That happened in the third quarter against the Broncos. A sack/fumble/TD gave Denver a 10-7 lead. Roethlisberger's immediate response was to engineer a four-play, 80-yard drive on which he went 3-for-3 passing for 53 yards, including a 3-yard TD to Hines Ward.
When things such as the offense surrendering TDs happen these days, when it appears as if either Big Ben just doesn't have it on a particular day, or that particular day just isn't the Steelers' day, Roethlisberger shrugs his shoulders, digs a little deeper and keeps playing.
That's a quality OC Bruce Arians recognized in the playoff loss to Jacksonville back on Jan. 5, 2008.
Roethlisberger threw three first-half interceptions against the Jags, one of which was returned 63 yards for a TD by Rashean Mathis.
It was 21-7 Jacksonville at the break and 28-10 entering the fourth quarter.
Three TDs later, two of them airmailed, Roethlisberger jogged off the field with 6:21 remaining and the Steelers ahead, 29-28.
Although they ultimately lost on a last-second field goal, Arians knew Roethlisberger had turned a corner.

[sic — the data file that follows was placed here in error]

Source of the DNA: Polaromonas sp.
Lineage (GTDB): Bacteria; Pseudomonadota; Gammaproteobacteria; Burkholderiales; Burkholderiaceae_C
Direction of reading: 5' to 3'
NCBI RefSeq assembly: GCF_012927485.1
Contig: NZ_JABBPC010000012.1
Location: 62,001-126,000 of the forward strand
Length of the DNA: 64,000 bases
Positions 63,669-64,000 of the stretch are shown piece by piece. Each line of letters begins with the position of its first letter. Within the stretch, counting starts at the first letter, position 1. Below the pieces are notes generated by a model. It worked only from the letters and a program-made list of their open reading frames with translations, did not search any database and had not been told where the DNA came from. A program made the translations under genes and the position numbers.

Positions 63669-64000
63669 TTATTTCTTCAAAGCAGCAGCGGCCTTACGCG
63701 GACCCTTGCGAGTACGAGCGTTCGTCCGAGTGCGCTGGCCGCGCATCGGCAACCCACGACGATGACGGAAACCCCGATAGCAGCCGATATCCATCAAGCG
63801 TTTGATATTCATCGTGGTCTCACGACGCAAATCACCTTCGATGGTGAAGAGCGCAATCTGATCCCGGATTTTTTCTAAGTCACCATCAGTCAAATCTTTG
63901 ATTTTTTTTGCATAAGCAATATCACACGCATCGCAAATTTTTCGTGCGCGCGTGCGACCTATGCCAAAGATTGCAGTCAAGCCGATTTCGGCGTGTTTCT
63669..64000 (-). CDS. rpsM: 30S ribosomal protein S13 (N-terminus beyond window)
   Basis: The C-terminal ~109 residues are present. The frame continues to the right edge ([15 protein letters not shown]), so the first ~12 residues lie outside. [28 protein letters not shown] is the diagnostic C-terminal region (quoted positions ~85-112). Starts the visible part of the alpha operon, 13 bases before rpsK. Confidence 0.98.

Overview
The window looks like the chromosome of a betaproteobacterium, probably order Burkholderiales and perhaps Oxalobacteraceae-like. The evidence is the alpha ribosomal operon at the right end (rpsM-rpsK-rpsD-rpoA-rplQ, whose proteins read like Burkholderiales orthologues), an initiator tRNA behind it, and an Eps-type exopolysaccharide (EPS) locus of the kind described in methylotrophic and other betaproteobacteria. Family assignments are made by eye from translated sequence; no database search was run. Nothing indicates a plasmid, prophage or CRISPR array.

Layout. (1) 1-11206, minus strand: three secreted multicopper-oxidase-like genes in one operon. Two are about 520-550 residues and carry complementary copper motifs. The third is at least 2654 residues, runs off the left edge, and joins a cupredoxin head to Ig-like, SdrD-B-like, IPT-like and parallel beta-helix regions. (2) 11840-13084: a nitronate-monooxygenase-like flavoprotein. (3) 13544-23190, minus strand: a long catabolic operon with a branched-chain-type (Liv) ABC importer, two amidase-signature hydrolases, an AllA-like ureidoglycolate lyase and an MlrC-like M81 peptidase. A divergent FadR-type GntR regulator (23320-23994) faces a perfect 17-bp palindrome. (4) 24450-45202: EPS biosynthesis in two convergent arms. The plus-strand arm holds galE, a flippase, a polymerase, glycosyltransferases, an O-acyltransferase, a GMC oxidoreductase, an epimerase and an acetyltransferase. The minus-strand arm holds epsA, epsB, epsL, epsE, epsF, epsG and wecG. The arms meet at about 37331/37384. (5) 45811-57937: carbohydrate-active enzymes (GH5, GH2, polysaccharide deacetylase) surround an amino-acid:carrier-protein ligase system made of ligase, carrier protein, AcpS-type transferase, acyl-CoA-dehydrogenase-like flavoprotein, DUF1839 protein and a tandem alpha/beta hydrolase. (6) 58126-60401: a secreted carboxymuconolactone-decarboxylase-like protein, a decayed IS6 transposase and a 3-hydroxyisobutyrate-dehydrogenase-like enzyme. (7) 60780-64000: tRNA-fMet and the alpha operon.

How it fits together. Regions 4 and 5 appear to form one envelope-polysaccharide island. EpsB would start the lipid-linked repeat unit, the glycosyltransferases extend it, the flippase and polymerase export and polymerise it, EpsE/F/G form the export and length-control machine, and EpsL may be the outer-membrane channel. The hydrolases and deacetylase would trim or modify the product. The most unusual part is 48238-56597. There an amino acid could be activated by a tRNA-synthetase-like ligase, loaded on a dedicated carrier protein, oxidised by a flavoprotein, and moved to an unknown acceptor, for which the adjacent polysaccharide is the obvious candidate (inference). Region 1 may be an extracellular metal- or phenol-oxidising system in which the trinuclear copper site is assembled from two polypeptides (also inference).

"To overcome that shaky performance and have a fourth quarter like that, only the great ones do that," Arians said. "To me, that's when it happened."
Roethlisberger had apparently aspired to find such a quality within for some time. He'd admittedly admired it in others. Consider his response during Peter King's quarterback summit, published in i>Sports Illustrated's NFL preview, when asked about toughness:
"Toughness is playing the worst game of your life but not backing down," Roethlisberger said. "You don't want to sit on the sideline. You want to stay in there and win. You know, down 21 points and the defense is getting through in every single way, and you throw three interceptions.
"Staying in that game, keeping your head up, trying to drive your team down the field when everything's going wrong -- that's the kind of toughness I want in my quarterback."
Roethlisberger found that against Jacksonville.
It wasn't as apparent early on the following season, as Roethlisberger and the offense battled injury and inconsistency. But after they came back to beat the Jaguars, and then rallied again late against the Chargers, Cowboys and Ravens, the Steelers' resolve was showing, Roethlisberger's in particular.
It was obvious in Super Bowl XLIII, when things had gone wrong enough that the Steelers trailed with less than three minutes left and Roethlisberger and the offense found a way, anyway.
Roethlisberger said last week that he hadn't given much thought to that Jacksonville game because the Steelers had lost, but upon doing so acknowledged "that was a big one for me I think, yeah."
He's been a different guy since then. And the Steelers have been a different team.